Intellectual Property | Setfords

Intellectual Property comprises the tangible products of the mind be that a design, song, manuscript, brand, logo, or invention, to name but a few.

It is the physical representation of the intelligent processes of the mind. So a general idea which is incapable of being characterised is not IP, but as soon as a novel idea is put into a solid format (and meets the necessary criteria) it can be protected and exploited.

Generally, the main sorts of Intellectual Property are
trade marks,
designs and
patents but there are also less defined categories which also need to be understood, protected and used, such as confidential information, trade secrets, trade names and styles, image rights and know how, to name but a few.

We can help by:

  • Protecting your fledgling assets by advising on confidentiality and preparing non-disclosure agreements to ensure that those who you approach with your creations do not steal or damage your rights to them or, if they do, they will face certain consequences.
  • Protecting your IP in relation to employees and ex-employees.
  • Drawing up the necessary documents for exploiting your intellectual property rights, such as by licensing or selling (assigning) them.
  • Drafting the contracts needed for you to purchase or licence the intellectual property belonging to other individuals or entities.
  • Advising and assisting you to enter into research and development agreements.
  • Advising you if you think someone is infringing your intellectual property rights or, indeed, if you are accused of infringing another’s right or rights and seek remedies in those situations.
  • Carrying out an audit of your intellectual property to establish: what intellectual property you own; what intellectual property is protected or what needs protecting; what intellectual property you are using and, if applicable, on what terms; what intellectual property you could be using; what agreements you need to put in place; and so on.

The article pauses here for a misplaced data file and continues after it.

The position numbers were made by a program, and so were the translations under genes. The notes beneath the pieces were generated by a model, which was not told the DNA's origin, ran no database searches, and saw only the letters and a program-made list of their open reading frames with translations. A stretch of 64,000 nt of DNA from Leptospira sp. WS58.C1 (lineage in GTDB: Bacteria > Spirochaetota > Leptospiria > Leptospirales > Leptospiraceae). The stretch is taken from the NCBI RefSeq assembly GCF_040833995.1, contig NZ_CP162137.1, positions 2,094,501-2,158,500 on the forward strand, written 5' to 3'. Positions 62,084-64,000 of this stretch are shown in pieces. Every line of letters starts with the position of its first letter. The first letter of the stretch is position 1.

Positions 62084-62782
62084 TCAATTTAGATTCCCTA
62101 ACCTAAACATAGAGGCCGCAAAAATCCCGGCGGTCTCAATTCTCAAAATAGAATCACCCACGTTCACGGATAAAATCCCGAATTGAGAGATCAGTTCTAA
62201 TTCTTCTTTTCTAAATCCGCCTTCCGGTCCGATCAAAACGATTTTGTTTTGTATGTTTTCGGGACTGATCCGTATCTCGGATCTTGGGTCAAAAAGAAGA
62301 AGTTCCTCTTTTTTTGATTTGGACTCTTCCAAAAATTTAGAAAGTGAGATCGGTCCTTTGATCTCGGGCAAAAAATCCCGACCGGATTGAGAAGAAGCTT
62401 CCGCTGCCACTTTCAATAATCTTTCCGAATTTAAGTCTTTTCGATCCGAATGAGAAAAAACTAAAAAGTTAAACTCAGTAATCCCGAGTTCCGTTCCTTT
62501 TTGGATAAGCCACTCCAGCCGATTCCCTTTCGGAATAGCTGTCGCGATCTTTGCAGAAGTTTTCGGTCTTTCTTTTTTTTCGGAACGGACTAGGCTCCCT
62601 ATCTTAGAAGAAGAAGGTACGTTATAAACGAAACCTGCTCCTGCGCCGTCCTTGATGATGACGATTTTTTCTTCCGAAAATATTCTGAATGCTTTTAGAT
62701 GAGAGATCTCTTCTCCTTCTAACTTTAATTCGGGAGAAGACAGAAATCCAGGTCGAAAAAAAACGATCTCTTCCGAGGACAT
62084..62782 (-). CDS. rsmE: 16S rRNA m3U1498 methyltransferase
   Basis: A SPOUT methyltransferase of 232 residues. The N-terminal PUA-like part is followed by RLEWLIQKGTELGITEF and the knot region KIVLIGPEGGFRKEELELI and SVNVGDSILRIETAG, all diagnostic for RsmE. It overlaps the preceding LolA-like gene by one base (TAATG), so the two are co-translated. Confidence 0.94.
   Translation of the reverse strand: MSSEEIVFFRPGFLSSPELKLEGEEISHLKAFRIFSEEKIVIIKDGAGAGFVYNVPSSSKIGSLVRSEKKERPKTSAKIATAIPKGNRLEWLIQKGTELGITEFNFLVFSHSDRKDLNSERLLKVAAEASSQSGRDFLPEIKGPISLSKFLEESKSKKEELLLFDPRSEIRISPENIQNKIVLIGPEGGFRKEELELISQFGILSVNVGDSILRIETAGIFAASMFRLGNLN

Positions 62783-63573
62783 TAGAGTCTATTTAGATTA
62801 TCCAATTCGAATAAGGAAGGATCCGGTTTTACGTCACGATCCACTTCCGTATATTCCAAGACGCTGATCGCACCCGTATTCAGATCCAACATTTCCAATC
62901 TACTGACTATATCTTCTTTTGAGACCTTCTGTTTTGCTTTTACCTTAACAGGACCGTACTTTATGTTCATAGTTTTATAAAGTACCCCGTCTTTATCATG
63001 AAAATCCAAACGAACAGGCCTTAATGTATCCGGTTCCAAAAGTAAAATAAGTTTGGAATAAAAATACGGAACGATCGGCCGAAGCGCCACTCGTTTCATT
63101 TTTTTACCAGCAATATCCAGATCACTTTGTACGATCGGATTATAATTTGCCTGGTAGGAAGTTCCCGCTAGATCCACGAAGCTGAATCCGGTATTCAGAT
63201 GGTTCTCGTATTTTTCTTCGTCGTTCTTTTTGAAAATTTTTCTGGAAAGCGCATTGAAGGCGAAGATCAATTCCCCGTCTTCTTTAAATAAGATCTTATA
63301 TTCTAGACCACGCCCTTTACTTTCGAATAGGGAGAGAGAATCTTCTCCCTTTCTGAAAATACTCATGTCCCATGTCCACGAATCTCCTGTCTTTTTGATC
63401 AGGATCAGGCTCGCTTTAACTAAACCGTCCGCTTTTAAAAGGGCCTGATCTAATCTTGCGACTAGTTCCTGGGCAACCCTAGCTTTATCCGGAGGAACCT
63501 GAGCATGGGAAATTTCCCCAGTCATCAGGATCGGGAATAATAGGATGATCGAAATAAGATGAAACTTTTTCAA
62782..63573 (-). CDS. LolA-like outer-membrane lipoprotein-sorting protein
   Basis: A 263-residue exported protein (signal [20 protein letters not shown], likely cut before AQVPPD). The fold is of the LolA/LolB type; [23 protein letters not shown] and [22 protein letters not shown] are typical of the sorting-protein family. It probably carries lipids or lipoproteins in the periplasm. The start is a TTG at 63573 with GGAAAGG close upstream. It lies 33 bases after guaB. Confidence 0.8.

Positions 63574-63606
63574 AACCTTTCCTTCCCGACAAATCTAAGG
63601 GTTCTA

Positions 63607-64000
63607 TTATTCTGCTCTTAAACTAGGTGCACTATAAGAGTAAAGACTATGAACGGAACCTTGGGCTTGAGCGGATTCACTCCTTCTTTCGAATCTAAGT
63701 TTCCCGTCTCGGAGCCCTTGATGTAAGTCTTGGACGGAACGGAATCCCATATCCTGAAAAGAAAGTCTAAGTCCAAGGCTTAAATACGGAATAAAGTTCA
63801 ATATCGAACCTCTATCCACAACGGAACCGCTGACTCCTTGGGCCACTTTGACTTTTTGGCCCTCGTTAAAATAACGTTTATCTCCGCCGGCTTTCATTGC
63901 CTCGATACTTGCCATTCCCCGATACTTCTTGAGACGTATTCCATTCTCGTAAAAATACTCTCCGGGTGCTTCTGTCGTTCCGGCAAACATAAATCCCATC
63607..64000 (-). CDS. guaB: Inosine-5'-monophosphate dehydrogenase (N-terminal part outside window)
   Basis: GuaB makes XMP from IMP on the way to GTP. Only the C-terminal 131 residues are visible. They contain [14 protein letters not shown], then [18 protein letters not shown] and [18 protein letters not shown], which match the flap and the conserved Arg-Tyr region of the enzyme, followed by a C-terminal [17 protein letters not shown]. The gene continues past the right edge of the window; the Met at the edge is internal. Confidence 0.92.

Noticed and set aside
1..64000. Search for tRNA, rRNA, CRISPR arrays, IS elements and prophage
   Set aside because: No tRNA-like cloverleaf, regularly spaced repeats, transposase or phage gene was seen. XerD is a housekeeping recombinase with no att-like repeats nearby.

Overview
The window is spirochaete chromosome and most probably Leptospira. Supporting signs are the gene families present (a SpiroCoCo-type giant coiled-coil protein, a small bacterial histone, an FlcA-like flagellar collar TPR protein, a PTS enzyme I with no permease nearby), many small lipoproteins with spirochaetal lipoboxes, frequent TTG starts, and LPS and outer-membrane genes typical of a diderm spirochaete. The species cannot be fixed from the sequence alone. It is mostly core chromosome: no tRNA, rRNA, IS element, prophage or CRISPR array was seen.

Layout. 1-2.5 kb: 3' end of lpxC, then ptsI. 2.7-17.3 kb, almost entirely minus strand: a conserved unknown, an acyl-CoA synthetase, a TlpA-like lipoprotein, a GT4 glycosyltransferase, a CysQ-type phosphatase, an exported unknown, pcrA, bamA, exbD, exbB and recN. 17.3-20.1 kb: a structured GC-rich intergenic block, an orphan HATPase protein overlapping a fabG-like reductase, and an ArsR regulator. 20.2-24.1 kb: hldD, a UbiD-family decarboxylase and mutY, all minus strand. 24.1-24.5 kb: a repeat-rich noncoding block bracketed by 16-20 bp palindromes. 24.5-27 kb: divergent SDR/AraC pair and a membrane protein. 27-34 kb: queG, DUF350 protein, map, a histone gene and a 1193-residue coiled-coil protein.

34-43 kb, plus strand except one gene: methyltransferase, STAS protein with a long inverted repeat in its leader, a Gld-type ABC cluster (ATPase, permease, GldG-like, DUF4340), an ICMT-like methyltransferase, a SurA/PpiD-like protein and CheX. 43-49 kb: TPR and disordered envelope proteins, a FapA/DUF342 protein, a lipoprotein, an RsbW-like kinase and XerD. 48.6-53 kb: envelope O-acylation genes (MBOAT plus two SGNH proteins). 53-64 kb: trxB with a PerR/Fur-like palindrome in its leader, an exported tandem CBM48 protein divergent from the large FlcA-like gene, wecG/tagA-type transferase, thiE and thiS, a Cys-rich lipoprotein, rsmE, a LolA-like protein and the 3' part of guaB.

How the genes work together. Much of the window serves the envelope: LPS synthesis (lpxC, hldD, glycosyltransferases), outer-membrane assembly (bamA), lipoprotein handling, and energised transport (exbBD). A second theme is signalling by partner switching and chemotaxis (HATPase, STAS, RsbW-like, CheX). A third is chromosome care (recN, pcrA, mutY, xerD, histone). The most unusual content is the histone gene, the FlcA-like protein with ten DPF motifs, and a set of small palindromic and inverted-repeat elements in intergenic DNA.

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Our Intellectual property services

Licenses are the main method by which businesses and individuals obtain the right to use applications.

Non-bespoke software is usually licensed on the supplier’s standard term and conditions. However, where the software is customised, a negotiable license agreement is more appropriate.

Advantages for licensor:

  • Can restrict the use of the software
  • Can prohibit copying, modifying, adapting or decompiling
  • Retain the intellectual property
  • Can restrict the sub-licensing and assignment of the software
  • Creates right to sue for compensation and for an injunction to prevent further breaches, if it become necessary
  • Single price or license fees

Advantages for licensee:

  • Extent of use is ascertainable
  • Can allow for future proofing
  • Can deal with future updates
  • Clear costing
  • Can deal with maintenance

Software assignment/transfer:

The sale of software needs to include all the intellectual property rights in the software. Where software is commissioned, it is advisable to enter into an assignment to ensure that all rights are owned by the commissioner and not the entity who created the software.

Software assignments are also used as part of larger corporate transactions, such as asset purchases. Assignments can deal with existing and future intellectual property rights.

Patents are used to protect new inventions: products and processes e.g. working mechanisms, materials, manufacturing process, etc.

To be patentable an invention must be new, have an inventive step, have industrial application and not be excluded or exempt from patent protection for any reason. The rights granted are a monopoly on the invention and allow the owner to take legal action to prevent copying, using, making, importing or selling without permission. We can help you to identify and protect your new inventions, advise on making a patent application (by recommending a suitable Patent Agent) and, once the application has been filed and/or granted, we can help you exploit and protect your invention by drafting all the necessary legal contracts and agreements, some examples of which are: licenses, manufacturing agreements, assignments (sales contracts), research and development agreements. Read more

Designs can be registered or unregistered in both the UK or in the wider European Community.

Registered and unregistered Community design rights are similar to UK registered design rights, whereas UK unregistered design (often referred to as simply “design right”) is somewhat different. At first sight the definitions are quite similar. But the basic distinction is that the first apply to the design itself whereas UK unregistered design right applies specifically to the design of an article. Read more

Copyright is an intellectual property right which arises without actually having to go through any formalities. Protection automatically applies to all works in any form provided they meet certain requirements.